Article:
Otherwise, not a single redeeming feature.
Ted's Evaluation -- 1 of 3: You can find something better to do with this part of your life.
Considering all the recent superhero movies have varied from bad to very good but not great I wasn't sure about this one. The cast on paper was very good but I wasn't sure if a movie set in World War 2 would be relevant in the present day. Well, Capatain Amercia: The First Avenger works and is easily one of the best movies of the year. The cast is outstanding and the story should keep you riveted. The movie has just about everything for everyone action, romance, drama, etc., which is something I think the other recent superhero movies may have lacked. Hopefully, The Avengers and the following sequels, if there are any, are just as good or better.
The First Avenger is finally with us, the superhero that embodies the
American spirit and what it truly means to be a hero explodes onto the
big screen in brilliant colour. The story of ninety pound asthmatic
weakling Steve Rogers (Chris Evans) who is so desperate to do his bit
in the war against fascism that he submits himself to Dr Erskine's
(Stanley Tucci) experiment to create the perfect human. Instantaneously
Rogers becomes a poster boy for the Second World War and puts on about
eighty pounds, he now runs faster and is stronger than any other human
on Earth. But he is not alone in his abilities and he soon finds
himself embroiled in the war he was so desperate to be a part in. Can
the kid from Brooklyn be the hero his larger than life heart preordains
him to be? If you're expecting this movie to be full of gross
Americanisms and lots of flying the flag basically the ultimate U.S.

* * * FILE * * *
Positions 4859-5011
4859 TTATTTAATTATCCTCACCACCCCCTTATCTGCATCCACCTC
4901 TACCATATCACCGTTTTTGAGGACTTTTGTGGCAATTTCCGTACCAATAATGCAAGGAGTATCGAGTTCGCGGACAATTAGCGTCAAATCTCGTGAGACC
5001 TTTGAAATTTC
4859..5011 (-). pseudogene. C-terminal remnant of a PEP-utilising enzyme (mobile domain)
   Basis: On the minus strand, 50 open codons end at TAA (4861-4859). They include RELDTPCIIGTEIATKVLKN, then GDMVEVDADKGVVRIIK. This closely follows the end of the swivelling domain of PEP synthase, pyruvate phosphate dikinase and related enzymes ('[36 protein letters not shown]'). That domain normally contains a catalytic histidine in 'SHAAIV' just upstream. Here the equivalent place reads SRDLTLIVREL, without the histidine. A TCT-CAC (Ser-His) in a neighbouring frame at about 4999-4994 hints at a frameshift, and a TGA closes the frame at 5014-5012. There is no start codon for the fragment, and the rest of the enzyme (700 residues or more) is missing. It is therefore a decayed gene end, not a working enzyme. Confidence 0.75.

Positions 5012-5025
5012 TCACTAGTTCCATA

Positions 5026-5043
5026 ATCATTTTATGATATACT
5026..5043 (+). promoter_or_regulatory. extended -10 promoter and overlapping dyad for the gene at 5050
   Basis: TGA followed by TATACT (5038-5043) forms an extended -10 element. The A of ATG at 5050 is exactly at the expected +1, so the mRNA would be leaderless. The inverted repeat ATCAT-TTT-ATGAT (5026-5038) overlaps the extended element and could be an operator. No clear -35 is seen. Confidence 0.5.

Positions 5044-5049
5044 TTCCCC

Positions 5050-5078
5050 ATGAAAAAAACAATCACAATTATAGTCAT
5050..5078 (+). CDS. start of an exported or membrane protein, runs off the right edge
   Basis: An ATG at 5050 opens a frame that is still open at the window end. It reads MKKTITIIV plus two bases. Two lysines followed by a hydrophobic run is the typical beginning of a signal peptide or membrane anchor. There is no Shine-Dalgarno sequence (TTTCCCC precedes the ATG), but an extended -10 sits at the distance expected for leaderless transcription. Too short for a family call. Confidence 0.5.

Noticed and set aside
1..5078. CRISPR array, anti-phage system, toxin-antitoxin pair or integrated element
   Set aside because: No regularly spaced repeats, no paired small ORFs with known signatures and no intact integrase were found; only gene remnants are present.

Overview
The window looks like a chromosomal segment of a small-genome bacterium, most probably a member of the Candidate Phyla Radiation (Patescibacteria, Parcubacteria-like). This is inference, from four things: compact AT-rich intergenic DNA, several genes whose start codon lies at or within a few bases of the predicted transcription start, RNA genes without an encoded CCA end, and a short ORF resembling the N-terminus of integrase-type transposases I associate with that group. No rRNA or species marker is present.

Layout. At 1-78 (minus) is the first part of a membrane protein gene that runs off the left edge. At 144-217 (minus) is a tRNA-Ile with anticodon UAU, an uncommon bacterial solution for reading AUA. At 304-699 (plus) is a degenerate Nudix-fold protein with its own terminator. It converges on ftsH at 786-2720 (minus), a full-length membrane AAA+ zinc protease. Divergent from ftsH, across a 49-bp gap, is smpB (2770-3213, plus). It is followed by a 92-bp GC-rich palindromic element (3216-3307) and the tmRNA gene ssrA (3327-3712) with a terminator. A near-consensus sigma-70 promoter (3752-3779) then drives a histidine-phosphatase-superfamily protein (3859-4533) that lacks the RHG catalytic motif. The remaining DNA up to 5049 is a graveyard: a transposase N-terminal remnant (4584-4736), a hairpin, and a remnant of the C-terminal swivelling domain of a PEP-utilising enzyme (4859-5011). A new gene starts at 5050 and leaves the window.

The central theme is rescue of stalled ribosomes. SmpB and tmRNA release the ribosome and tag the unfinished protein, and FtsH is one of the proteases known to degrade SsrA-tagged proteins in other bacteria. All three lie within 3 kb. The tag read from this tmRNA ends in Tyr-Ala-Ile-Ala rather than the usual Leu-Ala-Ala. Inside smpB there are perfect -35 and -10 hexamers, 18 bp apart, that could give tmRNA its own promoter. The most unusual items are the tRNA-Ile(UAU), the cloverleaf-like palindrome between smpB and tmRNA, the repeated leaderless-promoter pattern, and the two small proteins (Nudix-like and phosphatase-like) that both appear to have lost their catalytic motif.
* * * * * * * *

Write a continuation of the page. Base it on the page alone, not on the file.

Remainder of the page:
propaganda spectacle and admittedly there is much that would appease
the American sensibility. But this is a story about one man and his
heart and courage of epic proportions, man with a propensity for good
and fighting for the good of the common man. This has always been
Marvel's answer to DC Comics man of steel Superman and by way of
adaptation alone they have beaten Superman's most recent reboot. Joe
Johnson has expertly captured that bygone era of periodic Saturday
matinée serials and when you look at his resume you can see why he was
chosen to depict the story of one of America's most famous sons.
The acting from the lead is again surprising; Chris Evans has previously played roles full of testosterone and ego but here skilfully balances a man full of humility and guts the size of a nation. His interpretation of the star spangled man of might accurately pays homage to a hero forgotten in recent years with the onslaught of comic book characters. Hugo Weaving is suitably maniacal as Johan Schmidt aka Red Skull and Tucci is excellent as the man of great wisdom and knowledge tasked with creating a new weapon against the rising tyranny of Nazi Germany. Mr Johnson has struck a great chord with the special effects which never overtake the telling of the story but instead are skilfully used to enhance the story. If Mr Snyder wants a tip on how to bring great power and heroism to the screen he wouldn't go wrong in watching this adaptation, one only hopes that the impending Avengers can continue in this vein. Captain America receives 3 ½ out of 5 and is in cinemas now.
I love comics, grew up with them and know Marvel and DC characters
better then many family members. So going into this I more or less knew
what I was going to see. It stays true to the origin story of Capt. and
does a good job in adding little extras to fill in the holes that the
comics never explained.
Seeing Capt. in action for the first time was great and watching all the other scenes that bring iconic symbols that we all know come alive was also great. From start to finish this is not a bad comic book come to life. BUT, it lacks a certain something, perhaps it's the actor playing Capt. or the lack of type of action I would have liked to see on screen.